Four years ago, I had an abusive relationship. I was afraid to leave because of what my partner said he would do to me if I did. When I finally left, it took a lot for me to shake off that horror. I’ve tried to open up again, but I always return to feeling betrayed or hurt by others. I realize that I’m probably not really being victimized; I just haven’t found what I need or want. I want a healthy relationship with an aware person who is substance-abuse-free. I also want to pursue a career, but because of my scary past (a childhood filled with isolation and neglect in an alcoholic family), I go through periods of being hard to reach, even for myself. I’ve also lived on the opposite extreme: wide open, joyous, wildly passionate. It’s wonderful until something reminds me of the past. Then I’m back in the dark, isolated place. I seek balance, companionship, a life of adventure and self-care. But I’m out of answers and thought you might have some.
How good that you would allow yourself to be emptied of answers. The resulting spaciousness may re-acquaint you with your experiences in a way that invites a fresh perspective and healing. Toward that end, I invite you to read my response as information, not as a prescription. I say this because you have written about abuse. Some of that may have resulted from a habit of hoping that someone will take charge of your life and direct you. That can lead to feeling betrayed when situations don’t provide the comfort, support or intimacy that you expected. I urge you to remain in charge of your own life. Doing so may feel a bit wobbly at first, but ultimately, it’s freedom.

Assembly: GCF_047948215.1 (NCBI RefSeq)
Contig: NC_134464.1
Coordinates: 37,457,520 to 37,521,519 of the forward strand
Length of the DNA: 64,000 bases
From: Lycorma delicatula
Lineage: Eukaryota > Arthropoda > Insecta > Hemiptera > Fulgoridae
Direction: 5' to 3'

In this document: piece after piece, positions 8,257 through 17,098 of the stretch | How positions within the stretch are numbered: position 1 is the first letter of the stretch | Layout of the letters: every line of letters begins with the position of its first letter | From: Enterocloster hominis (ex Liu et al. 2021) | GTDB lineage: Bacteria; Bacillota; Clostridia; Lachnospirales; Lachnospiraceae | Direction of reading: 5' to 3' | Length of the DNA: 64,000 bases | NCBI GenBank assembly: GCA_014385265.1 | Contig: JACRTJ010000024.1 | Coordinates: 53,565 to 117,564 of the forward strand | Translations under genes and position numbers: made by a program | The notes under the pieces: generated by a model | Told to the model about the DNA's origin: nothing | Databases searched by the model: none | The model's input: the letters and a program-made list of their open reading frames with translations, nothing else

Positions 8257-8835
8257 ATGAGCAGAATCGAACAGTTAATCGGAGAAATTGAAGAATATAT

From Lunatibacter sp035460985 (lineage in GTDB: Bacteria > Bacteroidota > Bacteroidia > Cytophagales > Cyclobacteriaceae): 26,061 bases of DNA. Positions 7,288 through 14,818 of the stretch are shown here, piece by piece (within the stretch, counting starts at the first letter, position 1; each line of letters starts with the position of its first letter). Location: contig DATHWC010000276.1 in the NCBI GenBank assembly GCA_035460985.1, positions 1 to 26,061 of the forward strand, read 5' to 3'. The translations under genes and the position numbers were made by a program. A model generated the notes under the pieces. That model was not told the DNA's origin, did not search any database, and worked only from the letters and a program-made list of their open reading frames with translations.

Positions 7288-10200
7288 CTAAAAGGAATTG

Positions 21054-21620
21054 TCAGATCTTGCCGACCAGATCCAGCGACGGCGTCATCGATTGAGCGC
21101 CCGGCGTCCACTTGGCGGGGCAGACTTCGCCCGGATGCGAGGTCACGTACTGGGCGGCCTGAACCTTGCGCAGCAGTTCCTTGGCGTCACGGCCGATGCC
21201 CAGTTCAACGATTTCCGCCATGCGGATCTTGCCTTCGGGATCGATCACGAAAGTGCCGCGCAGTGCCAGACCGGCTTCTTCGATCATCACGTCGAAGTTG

Consider the value of your history. Many ancient myths tell of the underworld, a place in which we face death but ultimately prevail. These stories are guides. You may have been threatened with death or believed yourself near it. Yet you live. You remain larger than your experiences. The strategy now is to not repeat your past. Don’t isolate or neglect yourself.
When you do, reach out for support from the Divine, a sacred book, a trusted friend or counselor. Let yourself celebrate that—as the poet Lucille Clifton says—”everyday something [that] has tried to kill me and has failed.” Remember, too, that betrayal is a common human experience. It simply teaches us to notice where we fail ourselves in an effort to make others happy. So any time you are in the process of learning to love yourself and others (which is what life is all about) you may risk betrayal. If it inspires you to sink into a dark place, imagine that space as a womb for rebirth or a tomb from which you will rise again. With that lens, eventually you can become the one you want: aware and substance-abuse-free and attract the same. But keep in mind that emotions are addictive. Emotional swings may be rooted in a pattern of thoughts that create a chemical chaos in the body. If you swing back and forth too much, consult a psychiatrist.
I consider myself a transsexual. What is the best way to come out to my family?
By understanding that they may not be as comfortable with the experience of change as you are. So tell them simply and directly (no apologies, excuses or justifications) while trying to keep your own need for acceptance to a minimum. Then give them time to adjust and the phone number for PFLAG. (And congratulations on loving yourself enough to become who you really are.)